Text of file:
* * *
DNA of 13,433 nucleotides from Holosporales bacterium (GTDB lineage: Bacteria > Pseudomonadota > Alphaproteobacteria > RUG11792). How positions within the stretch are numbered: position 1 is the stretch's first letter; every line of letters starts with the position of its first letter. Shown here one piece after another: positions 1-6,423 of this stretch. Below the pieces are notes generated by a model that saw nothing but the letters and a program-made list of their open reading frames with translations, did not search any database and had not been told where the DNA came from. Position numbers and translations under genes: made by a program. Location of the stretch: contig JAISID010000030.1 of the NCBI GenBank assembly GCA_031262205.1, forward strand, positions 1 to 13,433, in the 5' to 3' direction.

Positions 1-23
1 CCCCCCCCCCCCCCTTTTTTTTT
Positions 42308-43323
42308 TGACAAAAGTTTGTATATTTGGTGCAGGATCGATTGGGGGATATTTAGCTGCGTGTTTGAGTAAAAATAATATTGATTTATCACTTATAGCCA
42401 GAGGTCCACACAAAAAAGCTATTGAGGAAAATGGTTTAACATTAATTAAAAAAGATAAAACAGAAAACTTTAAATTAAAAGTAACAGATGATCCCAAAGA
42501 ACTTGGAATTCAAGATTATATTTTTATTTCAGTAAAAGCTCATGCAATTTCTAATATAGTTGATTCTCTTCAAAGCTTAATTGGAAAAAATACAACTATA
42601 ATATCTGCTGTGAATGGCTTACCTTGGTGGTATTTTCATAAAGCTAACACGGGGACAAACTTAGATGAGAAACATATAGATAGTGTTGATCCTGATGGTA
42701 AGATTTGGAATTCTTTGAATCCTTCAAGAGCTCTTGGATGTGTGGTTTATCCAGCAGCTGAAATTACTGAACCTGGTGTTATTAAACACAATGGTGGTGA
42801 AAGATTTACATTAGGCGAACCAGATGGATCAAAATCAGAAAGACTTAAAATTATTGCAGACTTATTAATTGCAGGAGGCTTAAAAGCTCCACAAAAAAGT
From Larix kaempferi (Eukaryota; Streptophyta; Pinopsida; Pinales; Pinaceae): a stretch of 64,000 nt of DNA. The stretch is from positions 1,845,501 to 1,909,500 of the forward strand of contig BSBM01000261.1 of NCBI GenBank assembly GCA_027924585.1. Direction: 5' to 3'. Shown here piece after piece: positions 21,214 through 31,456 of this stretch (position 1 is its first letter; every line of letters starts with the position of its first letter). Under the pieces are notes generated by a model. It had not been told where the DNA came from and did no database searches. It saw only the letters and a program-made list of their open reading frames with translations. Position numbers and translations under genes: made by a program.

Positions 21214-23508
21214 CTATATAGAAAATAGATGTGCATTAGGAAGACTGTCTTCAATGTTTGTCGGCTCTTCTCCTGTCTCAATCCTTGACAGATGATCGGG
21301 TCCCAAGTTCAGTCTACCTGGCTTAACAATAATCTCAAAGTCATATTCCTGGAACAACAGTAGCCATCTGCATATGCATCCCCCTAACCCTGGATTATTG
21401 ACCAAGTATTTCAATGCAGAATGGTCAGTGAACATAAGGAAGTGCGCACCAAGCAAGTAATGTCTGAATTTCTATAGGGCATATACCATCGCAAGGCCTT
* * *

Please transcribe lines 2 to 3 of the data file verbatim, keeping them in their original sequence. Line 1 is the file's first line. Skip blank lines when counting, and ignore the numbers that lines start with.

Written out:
Positions 1-23
1 CCCCCCCCCCCCCCTTTTTTTTT